In the hustle and bustle of our daily lives, the idea of growing a vegetable garden might seem sort of impossible. But this visual diary of one man’s quest to grow his very own garden of Eden on his small front lawn in the busy port city of Oakland, California, may just give you the inspiration you’ve been looking for. Luke Keegan posted what he calls Operation “F**k the Lawn”, to the photo sharing network Imgur, sharing his story of how he replaced his lifeless lawn with a lush, flourishing veggie garden….
Here’s how it started. Luke made eight raised beds (6′x4′) with reclaimed redwood from a barn.
He filled the beds with free compost given away by the city. Just behind the lady observing the beds (Luke’s girlfriend), you can also see a garden that Luke created previously in the parkway, which used to be paved over with concrete.
Seeds began sprouting quickly, most of which Luke sowed directly.
“Honestly, Three weekends to set everything up,” says Luke. “One for boxes. one for soil, and one for irrigation and planting. After that, she could handle most of the work herself.”
Arugula came first…
Then some spinach…
And before he knew it, Luke had radishes, noting that they grow FAST!
A rainbow of carrots.
Peas…! Luke says he spends as little as 15 minutes a day either watering, harvesting or replanting. “The plants do most of the work for you,” he says.
Soon enough, Luke had so many vegetables, he built a “free veggies” box to help spread the wealth. “This is one of my favorite features of the garden,” says Luke, “All sorts of people take what I offer up. I’ve seen people drive up and get out of there car just to check what’s in the box. It is amazing how many zucchinis my neighbours will eat.”
Luke’s Romano Musica Beans…
Tomatillos; the inside is white and meatier than a tomato, often used in Mexican sauces to add a fresh citrus-like flavor. Also good friend for a earth, nutty flavour!
Some cool cucumbers.
“Most legumes (peas, beans) need something to climb, others like cucumbers, and squash will readily climb if you give them support,” Luke advises. “That is a good way to maximise space.”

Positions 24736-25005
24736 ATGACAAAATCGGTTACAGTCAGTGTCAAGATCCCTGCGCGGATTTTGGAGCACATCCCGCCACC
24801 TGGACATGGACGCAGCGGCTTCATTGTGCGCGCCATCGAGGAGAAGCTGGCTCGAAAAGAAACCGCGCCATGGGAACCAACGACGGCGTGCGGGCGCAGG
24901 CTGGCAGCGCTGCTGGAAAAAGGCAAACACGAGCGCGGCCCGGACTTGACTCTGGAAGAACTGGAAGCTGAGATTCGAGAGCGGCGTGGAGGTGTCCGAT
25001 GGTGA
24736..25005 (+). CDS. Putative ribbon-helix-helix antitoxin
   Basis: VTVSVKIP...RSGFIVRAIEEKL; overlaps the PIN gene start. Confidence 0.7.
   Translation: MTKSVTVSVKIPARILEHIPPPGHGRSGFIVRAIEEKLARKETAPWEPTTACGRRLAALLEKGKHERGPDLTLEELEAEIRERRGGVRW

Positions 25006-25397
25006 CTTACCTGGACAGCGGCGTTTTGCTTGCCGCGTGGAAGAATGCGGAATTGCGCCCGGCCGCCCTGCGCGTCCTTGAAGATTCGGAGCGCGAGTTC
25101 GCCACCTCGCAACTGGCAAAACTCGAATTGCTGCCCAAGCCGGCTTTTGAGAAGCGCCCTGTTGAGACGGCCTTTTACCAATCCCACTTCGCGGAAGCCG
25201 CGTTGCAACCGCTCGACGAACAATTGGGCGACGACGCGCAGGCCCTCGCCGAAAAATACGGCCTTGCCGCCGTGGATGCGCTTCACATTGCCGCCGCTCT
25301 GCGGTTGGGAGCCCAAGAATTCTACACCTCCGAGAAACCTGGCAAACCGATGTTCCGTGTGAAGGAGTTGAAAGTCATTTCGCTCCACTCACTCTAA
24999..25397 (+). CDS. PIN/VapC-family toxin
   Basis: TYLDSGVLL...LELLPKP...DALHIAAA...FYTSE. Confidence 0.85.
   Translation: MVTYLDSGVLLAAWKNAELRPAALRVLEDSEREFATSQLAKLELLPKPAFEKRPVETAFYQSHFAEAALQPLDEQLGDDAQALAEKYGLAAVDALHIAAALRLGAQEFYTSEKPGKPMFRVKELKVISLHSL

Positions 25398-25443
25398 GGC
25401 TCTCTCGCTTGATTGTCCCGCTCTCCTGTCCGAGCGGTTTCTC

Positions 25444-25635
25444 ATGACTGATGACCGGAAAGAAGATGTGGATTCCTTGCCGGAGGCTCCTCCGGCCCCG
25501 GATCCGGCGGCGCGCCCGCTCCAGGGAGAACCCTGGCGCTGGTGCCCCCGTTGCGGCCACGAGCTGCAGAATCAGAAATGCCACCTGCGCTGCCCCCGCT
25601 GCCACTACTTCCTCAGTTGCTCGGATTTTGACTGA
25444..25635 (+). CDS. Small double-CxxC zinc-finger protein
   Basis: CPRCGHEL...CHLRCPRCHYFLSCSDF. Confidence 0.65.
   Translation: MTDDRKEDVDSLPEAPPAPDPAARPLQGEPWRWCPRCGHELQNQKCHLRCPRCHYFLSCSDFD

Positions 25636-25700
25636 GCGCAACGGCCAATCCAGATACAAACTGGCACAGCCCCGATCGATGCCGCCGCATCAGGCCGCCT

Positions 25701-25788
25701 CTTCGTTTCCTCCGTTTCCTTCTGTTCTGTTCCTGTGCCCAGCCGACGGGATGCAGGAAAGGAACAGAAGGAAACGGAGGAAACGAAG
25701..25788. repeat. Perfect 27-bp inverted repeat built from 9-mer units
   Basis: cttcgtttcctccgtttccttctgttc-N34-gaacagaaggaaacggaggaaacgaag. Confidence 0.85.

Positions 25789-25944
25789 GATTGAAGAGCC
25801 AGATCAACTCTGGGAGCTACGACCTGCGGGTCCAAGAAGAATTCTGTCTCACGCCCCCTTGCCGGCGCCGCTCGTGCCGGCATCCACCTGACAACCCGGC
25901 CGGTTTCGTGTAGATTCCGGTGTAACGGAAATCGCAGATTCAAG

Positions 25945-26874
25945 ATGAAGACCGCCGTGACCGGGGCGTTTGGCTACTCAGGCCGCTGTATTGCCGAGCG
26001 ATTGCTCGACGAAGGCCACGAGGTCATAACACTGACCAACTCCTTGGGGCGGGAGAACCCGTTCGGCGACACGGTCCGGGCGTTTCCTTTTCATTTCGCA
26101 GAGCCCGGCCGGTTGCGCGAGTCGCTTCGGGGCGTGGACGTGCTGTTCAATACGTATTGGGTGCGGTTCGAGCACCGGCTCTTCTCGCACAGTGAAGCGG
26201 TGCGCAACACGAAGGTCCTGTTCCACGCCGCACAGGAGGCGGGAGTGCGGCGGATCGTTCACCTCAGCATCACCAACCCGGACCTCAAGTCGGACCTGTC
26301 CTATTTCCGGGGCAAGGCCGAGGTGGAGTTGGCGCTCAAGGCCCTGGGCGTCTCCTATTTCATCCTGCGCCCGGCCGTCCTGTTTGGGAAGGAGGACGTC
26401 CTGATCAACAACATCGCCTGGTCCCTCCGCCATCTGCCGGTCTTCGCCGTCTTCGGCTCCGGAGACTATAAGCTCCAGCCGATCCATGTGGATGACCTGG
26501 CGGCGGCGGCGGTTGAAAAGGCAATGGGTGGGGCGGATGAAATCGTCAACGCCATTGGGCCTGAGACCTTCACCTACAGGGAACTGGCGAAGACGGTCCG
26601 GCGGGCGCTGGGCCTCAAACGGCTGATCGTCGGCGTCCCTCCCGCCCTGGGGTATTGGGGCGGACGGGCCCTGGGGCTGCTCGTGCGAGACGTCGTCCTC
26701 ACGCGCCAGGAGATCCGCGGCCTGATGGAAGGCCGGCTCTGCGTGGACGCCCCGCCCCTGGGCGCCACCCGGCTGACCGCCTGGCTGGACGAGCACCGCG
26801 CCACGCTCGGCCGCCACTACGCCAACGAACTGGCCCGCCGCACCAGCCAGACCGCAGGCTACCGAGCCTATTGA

Luke’s peppers came next..
Tomatoes ripening up..
Luke also decided to fill cinder blocks with compost to hold the wood chips off the sidewalk but also “to create a honeybee sanctuary with lavender, rosemary, thyme, and basil planted in them”.
But of course, he didn’t forget the flowers…!
All different kinds, pretty and wild.
Creating a veggie garden can also be a great way to get to know your neighbours. “I get so much support from the hood it’s amazing,” says Luke. “Almost every other week people introduce themselves to me because of the project.”
A view from the roof:
Luke also wanted to clarify things, in case anyone was worried about his urban veggie garden bringing down his neighbours’ property value (yes, such people do exist).
So here is his neighbour’s house:
Here is Luke’s house before the veggie garden:
And here’s another look at Luke’s house after he planted the veggie garden:
I think we can all agree on which look is better.
And meanwhile in Paris…
One of the most populated cities in Europe, Paris would seem like the unlikeliest of places to be able to set up a garden on your doorstep. But one day in Spring, I noticed a few neighbours from the opposite apartment building placing some plant pots on the pavement…
It’s probably not exactly “allowed”, but no one has complained, and now I get to walk through this little sidewalk paradise everyday…
My neighbours are awesome.
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